The whole economy isn’t going to just disappear

Lots of us in the collapse-focused groups are still maybe assuming that there’s going to suddenly be some abrupt collapse, after which everything will instantly be super bare-bones hardscrabble agrarian. But I really just don’t see that happening.

Periodically, people will make a post asking the question of which occupations will be considered essential. Most people tend to answer things related to growing food and nothing else. Well, some solar panels thrown in there.

But: A lot of the things we assume are just going to disappear and be bombed into the Stone Age will actually be around for quite a while, albeit in smaller and or spotty form.

Bicycle repair, small engine repair — yes there will still be small engines for a while — laundry, mending, counseling, legal — yes there will still be at least some of our existing legal system for a while, and some form of legal system will always be around …

Transport for both cargo and humans — either via a few available cars / buses or by pedicab or sailpower or handcart or what have you. Boat pilots (oars, sail, small motor) etc. will be needed.

Carpentry, building repair

Earthworks, landscaping — for water harvesting etc.

Waste management; sanitation. Many roles here, including various operations related to humanure composting. As someone in one of the groups pointed out, collecting pee and poo could become a full-time occupation that somebody would be happy to do. (I’ve done it at festivals; it’s actually a fine occupation.) Even just making/gathering the cover material (by finely grinding leaves or other materials, or collecting already-finely-broken-down materials such as oak leaf litter) could easily be a full-time occupation.

Engineering (someone’s gotta figure out how to rig up that bicycle-powered blender, make a radio out of a coconut à la Gilligans Island, optimize the solar cooking & distillation equipment, harvest methane from landfills which aren’t going to just disappear, etc.)


Weaving baskets, bags, and other necessary containers from locally available grasses etc. (Including from locally available plastic bags and other trash that are not just going to disappear)

Cooking, fermenting, drying food — not everybody knows how to do these things or wants to; and some people will be doing the other things that those other people can’t or don’t want to do.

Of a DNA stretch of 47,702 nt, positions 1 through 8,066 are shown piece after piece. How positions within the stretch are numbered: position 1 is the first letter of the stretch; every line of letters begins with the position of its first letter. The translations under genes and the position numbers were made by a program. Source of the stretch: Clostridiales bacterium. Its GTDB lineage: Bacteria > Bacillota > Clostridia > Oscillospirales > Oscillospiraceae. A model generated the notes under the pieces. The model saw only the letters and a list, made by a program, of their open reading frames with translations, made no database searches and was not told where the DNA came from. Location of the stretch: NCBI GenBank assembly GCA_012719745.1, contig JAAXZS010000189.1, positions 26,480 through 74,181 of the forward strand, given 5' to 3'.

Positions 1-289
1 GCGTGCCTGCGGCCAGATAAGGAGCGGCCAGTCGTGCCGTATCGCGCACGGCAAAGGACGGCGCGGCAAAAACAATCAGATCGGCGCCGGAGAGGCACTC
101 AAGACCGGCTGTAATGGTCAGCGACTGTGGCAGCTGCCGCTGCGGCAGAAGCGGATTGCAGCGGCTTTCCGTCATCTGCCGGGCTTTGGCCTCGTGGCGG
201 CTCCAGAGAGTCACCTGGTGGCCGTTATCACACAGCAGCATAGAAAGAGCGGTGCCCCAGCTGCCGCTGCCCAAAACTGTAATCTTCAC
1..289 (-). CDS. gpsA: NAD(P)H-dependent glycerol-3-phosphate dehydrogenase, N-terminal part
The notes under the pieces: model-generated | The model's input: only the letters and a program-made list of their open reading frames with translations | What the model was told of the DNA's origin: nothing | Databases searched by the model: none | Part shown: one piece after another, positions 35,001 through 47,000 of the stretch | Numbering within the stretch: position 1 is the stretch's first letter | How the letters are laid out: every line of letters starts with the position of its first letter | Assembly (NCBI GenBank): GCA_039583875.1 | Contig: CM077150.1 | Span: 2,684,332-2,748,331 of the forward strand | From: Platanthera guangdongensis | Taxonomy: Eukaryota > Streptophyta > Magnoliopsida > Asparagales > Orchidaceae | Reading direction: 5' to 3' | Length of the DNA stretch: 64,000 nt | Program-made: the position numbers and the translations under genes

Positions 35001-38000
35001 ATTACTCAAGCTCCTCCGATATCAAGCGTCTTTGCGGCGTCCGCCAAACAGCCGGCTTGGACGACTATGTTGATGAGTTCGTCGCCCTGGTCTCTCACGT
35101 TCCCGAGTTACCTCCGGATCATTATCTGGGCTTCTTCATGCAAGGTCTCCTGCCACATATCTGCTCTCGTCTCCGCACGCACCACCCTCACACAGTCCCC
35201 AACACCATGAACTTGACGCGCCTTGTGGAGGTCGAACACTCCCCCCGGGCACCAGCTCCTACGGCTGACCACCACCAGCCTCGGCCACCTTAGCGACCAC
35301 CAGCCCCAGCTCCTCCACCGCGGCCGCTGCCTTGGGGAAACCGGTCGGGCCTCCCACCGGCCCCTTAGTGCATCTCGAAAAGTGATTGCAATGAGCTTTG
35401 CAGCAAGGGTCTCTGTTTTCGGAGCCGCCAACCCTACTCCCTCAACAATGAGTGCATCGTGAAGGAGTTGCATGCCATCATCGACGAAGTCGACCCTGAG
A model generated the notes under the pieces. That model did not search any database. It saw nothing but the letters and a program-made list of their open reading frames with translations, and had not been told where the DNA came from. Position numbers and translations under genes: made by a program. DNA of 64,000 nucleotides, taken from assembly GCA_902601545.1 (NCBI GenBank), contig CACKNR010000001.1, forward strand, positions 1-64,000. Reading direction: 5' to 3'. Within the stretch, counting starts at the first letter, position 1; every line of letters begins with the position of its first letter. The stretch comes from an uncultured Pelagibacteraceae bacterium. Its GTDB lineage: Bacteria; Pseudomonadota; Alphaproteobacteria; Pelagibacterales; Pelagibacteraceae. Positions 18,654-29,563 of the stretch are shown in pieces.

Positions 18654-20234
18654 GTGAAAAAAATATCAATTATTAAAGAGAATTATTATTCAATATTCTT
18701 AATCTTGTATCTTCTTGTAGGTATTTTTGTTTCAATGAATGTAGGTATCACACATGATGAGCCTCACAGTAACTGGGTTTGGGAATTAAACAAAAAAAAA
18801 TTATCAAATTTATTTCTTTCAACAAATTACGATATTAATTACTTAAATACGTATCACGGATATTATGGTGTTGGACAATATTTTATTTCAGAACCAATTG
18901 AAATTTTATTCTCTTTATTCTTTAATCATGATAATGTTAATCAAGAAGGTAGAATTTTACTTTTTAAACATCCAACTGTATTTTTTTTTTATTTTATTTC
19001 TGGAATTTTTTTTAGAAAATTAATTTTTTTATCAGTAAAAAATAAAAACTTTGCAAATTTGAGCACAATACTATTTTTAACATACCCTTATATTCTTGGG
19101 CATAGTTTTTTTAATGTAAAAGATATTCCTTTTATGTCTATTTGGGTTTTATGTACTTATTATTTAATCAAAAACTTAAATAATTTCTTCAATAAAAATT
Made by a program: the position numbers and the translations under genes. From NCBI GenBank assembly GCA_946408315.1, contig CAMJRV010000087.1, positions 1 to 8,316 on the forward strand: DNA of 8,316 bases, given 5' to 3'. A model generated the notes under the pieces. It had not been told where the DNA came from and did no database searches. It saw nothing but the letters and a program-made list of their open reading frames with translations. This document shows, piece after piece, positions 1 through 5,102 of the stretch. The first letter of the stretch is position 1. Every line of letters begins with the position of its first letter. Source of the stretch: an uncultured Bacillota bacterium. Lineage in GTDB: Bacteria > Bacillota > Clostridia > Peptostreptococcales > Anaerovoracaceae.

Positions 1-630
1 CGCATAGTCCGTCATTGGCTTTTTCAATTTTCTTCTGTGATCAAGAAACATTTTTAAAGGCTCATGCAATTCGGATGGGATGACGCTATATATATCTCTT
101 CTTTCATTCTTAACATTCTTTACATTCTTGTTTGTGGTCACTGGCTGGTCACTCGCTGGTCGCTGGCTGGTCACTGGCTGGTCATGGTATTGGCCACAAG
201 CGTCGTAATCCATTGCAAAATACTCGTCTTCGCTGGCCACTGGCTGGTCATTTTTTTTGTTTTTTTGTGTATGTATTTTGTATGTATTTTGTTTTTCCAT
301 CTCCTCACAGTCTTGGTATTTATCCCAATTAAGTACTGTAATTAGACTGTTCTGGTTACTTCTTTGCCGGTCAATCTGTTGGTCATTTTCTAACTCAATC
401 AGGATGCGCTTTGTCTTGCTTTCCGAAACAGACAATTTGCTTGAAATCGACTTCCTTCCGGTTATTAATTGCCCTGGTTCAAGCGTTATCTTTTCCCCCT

Shoe repair

Trade, logistics, storage (middleman depot for “stuff”)

Speaking of stuff, our huge inventory of people’s stored furniture, excess clothing, and other stuff is also not just going to disappear. To make optimum use of it and provide for people’s needs, we’ll need lots of “crafty” people who know how to make everyday necessary items out of old stuff. Repurposing, upcycling.

Conflict resolution, mediation – and there will still be some kind of enforcement of public peace & order for a while even if it’s only at a neighborhood level in some places

Archives, historian


Arts of all kinds such as storytelling, decorating, singing, performing will always be needed! Even the most seemingly hand-to-mouth societies have always seemed to have the arts in some form. I think the arts don’t seem to get enough credit in industrial capitalist society. I think they are actually necessary to our survival as a species.

Brewer, distiller, making use of locally grown plants

Proprietor/tender of pub, bar, coffee/tea house. Yes, the neighborhood public gathering-spot will continue to be necessary, maybe even more necessary than ever. Granted, in many traditional communities these roles this role is filled by a rotating cast of volunteers from the community. But at least one person could probably have an occupation of it and would be allowed to live on the premises in exchange for keeping the place swept and cleaned, washing dishes, maybe tending a small culinary/medicinal garden etc.

And speaking of medicinal, some sort of doctors or other healers will always be needed.

Teachers, educators

Scientists and researchers will always be needed; this need isn’t going to just disappear.

People with the soft skills and hard skills to direct unskilled workers; oversee a complex job; delegate tasks; know people’s skills and where they are best served

Counseling. Emotional regulation, mindfulness, inner resilience are going to become only more and more essential to our survival, both individually and collectively.

Spiritual guides; ceremony officiants

There will still surely be some kind of money and banking. Even time-banking requires management too.